What does Paul mean when he says that we have been freed from sin; that we become slaves to righteousness?
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“But thanks be to God that though you were slaves of sin, you became obedient from the heart to that form of teaching to which you were committed, and having been freed from sin, you became slaves of righteousness.” (Romans 6:17-18)

What does Paul mean when he says that we have been freed from sin; that we become slaves to righteousness?

He is speaking to Christians and so it means that all of us who are Christians have been freed from sin and made slaves to righteousness. We understand the words but is he talking about something we really have experienced?

At first glance one could think that we are no longer surrounded by sinfulness but just looking around at the world we inhabit with its crime and trouble would tell us that this is not so.

We could hope that this means that we personally are no longer going to sin as Christians but which on of us can say that we do not sin in some way all the time… so what does this freedom from sin mean?

Freedom from sin means 2 things:

A. We have freedom from the dominance that sin has over us.

We still sin, yes, but we do so less and less because we now have the Holy Spirit dwelling within us to help us overcome temptation.

“…if by the Spirit you are putting to death the deeds of the flesh” (Romans 8:13)

B. We have freedom from the consequences of sin:

“For the wages of sin is death, but the free gift of God is eternal life in Christ Jesus our Lord.” (Romans 6:23)

Sin = death; free gift= eternal life; liberated from the judgment against us: pardon.

So through Jesus we are freed from the power that sin has over us and the punishment that awaits us because of it.

Slaves to righteousness

There is some misunderstanding about this passage. Slaves to righteousness does not mean that, as Christians we become slaves to perfectionism.

Slave to perfection is one who is never satisfied unless one’s behavior is without fault; one’s work is without mistake; one’s accomplishments are always better than everyone else.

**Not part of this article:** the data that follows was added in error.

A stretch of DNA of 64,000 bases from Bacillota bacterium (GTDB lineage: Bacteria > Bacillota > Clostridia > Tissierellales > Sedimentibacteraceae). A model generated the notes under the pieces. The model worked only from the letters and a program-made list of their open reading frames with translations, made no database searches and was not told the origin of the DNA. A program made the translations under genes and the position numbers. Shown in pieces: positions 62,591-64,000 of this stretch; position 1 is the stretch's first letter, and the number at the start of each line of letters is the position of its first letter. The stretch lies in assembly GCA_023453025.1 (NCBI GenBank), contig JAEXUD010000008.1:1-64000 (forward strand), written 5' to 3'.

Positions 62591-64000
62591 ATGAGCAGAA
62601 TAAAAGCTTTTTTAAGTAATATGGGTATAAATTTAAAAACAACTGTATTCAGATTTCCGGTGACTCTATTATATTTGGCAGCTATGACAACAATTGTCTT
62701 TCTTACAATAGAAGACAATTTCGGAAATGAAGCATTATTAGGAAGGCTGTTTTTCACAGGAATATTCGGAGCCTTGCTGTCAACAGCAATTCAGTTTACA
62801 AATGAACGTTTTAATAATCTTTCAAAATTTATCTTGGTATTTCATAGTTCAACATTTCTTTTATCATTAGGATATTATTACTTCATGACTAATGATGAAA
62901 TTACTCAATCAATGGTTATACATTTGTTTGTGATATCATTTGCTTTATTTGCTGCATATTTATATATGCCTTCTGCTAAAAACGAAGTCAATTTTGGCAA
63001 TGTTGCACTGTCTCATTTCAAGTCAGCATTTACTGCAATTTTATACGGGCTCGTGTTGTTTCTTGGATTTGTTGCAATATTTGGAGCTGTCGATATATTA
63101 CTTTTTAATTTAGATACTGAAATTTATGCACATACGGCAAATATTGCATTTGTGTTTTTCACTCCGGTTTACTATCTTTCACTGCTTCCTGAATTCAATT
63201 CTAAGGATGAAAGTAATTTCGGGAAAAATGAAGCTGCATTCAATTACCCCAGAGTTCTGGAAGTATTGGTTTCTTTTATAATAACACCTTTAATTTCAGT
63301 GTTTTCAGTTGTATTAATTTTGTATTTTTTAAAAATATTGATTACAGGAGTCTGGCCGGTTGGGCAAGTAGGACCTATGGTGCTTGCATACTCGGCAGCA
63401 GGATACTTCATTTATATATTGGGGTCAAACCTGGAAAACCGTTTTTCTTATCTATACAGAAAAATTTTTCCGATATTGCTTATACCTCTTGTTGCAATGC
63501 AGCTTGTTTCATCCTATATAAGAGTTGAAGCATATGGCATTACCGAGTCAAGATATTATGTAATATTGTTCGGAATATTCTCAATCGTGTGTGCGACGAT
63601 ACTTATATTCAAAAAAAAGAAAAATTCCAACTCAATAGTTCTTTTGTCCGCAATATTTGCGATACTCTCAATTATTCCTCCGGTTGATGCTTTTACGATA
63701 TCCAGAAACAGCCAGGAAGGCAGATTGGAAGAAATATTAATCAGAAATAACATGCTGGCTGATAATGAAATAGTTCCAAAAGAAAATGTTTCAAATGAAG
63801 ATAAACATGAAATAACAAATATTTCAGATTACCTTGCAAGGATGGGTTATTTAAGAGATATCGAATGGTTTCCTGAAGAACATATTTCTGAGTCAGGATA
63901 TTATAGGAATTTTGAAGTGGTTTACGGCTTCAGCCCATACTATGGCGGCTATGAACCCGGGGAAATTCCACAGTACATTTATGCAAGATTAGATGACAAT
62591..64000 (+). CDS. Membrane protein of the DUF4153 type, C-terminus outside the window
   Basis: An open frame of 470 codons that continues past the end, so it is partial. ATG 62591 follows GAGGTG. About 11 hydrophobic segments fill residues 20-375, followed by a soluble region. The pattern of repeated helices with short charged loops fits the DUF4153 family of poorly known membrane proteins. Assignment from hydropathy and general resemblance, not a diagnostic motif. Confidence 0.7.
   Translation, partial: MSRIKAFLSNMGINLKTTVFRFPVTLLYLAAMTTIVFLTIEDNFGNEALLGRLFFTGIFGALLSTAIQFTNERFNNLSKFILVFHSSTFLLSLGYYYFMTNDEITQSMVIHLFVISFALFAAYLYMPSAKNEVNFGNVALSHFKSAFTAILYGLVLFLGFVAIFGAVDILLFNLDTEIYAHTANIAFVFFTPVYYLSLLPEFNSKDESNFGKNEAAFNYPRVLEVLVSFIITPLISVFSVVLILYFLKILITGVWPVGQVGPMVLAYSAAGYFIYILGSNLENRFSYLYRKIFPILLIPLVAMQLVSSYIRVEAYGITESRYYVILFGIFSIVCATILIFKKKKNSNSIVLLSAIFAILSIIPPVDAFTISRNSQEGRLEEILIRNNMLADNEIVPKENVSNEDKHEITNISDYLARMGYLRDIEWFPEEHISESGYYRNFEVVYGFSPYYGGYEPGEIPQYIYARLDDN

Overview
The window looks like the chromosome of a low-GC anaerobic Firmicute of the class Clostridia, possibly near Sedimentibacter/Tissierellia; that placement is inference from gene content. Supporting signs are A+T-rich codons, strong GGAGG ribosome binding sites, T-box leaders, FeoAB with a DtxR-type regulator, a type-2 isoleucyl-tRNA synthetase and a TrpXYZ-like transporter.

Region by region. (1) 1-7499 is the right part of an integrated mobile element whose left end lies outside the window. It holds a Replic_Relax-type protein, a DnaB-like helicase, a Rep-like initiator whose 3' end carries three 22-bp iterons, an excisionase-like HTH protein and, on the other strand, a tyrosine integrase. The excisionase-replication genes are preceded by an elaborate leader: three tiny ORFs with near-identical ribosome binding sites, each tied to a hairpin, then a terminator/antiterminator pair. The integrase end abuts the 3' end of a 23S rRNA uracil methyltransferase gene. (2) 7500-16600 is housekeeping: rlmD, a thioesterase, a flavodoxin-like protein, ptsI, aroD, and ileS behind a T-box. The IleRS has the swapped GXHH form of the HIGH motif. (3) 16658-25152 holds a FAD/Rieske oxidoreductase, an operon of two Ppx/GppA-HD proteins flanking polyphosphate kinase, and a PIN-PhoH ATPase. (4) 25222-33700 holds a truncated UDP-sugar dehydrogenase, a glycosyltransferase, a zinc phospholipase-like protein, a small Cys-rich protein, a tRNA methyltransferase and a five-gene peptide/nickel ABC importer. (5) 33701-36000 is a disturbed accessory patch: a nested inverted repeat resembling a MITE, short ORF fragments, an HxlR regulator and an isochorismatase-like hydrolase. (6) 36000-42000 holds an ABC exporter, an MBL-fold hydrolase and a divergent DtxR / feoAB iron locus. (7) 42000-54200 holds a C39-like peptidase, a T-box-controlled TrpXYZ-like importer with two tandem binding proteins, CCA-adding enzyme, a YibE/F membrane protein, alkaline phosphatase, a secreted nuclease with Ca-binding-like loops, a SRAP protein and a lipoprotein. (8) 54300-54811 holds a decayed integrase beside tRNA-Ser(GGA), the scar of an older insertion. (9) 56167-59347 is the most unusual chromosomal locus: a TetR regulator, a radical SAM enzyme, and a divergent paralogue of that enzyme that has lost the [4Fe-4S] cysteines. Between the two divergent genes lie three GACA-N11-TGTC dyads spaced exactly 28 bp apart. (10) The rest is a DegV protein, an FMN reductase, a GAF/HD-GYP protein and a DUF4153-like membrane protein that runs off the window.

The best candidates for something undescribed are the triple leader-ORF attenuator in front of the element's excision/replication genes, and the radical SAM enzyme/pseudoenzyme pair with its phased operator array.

Unfortunately this is what many think Christianity is all about.

Slave to righteousness is not a perfectionist, it is a person who is committed to pursuing what is right, who loves what is right, who rejoices in what is right.

“ …does not rejoice in unrighteousness, but rejoices with the truth;” ( I Corinthians 13:6)

Jesus refers to these slaves of righteousness when He says,

“Blessed are those who hunger and thirst for righteousness for they shall be satisfied.” (Matthew 5:6)

They are slaves in the sense that whatever is right and good and pure and holy and worthy of praise, they are automatically for it, regardless of the cost or suffering or the opposition, they will side with what is right, even if they are not perfectly accomplishing what right demands.

This thirst for righteousness will be satisfied to a degree now in the sense that the present imperfection is covered by God’s grace but one day, when there will be no sin, no dealth, that thirst for what is right will be completely satisfied; they will be themselves perfect, not through accomplishment but through resurrection to perfection.

Summary

When you put these ideas together, Paul is saying that when you are freed from sin you begin to be a slave of righteousness.

We need to ask ourselves the question, “Have we experienced this freedom and do we feel this thirst for righteousness?”

We cannot overcome sinfulness, overcome condemnation, overcome death and we cannot know the joy and blessedness of thirsting continuously for what is right, unless we are freed from sin. Freedom from sin leads us to slavery for righteousness.

This freedom only comes when we are forgiven for our sins through repentance and baptism in the name of Christ.

  • Paul refers to this teaching in Romans 6:17.
  • Obedience to the teaching frees us from sin.

Are you free, are you thirsty?